Syntactic Extensions Standardization

Share the article!

20021210060700

Ovidiu Predescu continues the discussion on Java Syntactic Extensions: ” Instead of proposing just some minor syntactic sugars to the Java syntax, it should try to extend the language in such a way that allows unlimited extensibility of the syntax by means of macros.”

I agree with Ovidiu, however I would propose something less dramatic.  We can break up the proposal into 2 issues, how to specify a macro and what can be specified.  The first issue, that is the syntax for defining a macro, is something that will take long debate and experimentation.  That is how should we do code quotes, or pattern matching, what would be the form of the syntax tree and a lot more issues. The implementation details of which will also need to be addressed by a followup on JSR-199 (i.e. Java Compiler API).

However, the second issue, what syntax can be extended, is something we can agree upon fairly quickly.  The JSE allowed a restricted set of syntactic forms that could be modified. These were either of the form name(…)  or clause clause …  where clause was either name … ; or name { … }.  So clearly there needs to be some serious discussion as to what syntax change will be allowed.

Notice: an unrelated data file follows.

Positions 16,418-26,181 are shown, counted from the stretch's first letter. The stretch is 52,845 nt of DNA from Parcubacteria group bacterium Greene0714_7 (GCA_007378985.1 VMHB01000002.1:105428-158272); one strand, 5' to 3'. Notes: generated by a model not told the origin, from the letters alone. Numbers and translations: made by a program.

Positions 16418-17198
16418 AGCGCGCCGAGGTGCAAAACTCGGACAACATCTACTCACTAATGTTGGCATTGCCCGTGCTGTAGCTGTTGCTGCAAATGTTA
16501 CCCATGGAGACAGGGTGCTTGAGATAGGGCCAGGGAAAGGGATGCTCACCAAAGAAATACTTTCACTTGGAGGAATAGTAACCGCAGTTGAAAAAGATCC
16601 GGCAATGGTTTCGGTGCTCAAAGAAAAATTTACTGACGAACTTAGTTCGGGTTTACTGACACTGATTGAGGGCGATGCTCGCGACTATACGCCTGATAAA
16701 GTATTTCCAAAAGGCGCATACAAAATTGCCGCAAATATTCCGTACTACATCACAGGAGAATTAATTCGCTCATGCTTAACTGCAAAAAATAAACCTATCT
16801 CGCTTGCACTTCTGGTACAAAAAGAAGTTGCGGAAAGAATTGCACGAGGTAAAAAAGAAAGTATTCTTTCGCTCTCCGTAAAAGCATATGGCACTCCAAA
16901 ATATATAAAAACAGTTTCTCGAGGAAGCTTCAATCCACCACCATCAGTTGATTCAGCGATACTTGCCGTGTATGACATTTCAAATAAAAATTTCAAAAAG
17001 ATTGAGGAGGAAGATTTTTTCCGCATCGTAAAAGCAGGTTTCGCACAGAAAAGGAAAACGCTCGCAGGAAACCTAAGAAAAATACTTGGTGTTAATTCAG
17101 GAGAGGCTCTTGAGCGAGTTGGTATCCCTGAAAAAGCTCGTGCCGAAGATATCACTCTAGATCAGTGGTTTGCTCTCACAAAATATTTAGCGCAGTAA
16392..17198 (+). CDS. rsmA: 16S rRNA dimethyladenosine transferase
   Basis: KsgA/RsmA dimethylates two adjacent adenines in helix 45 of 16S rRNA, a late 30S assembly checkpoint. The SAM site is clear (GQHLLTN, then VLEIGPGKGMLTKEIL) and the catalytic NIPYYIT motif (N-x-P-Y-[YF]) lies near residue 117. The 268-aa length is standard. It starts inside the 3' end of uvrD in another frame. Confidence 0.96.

Once we understand what can be change, we have the issue of name space pollution.  I’ve written about this earlier [see], anytime you introduce a new keyword, you risk breaking older code.    The current proposal for extending the “for” statement circumvents this problem by not choosing to add keywords like “foreach” and “in”, however it’s at the expense of readability.  We should not have to sacrifice readability to maintain compatibility. Therefore, we do need a namespace mechanism for keywords.

One final thought, most of the interesting Macro examples seem to be syntactic sugar on top of control flow constructs (i.e. foreach, when, using, asserts). The other kind seems to be more like short hand for structure (i.e. enum, property) and short hand for invocation (autoboxing, unqualified constants).  Finally, operator overloading may be another kind of syntax extension. I don’t believe JSE addresses autoboxing, unqualified constants or operator overloading.


Share the article!

Leave a Reply

Your email address will not be published. Required fields are marked *

You may use these HTML tags and attributes: <a href="" title=""> <abbr title=""> <acronym title=""> <b> <blockquote cite=""> <cite> <code> <del datetime=""> <em> <i> <q cite=""> <strike> <strong>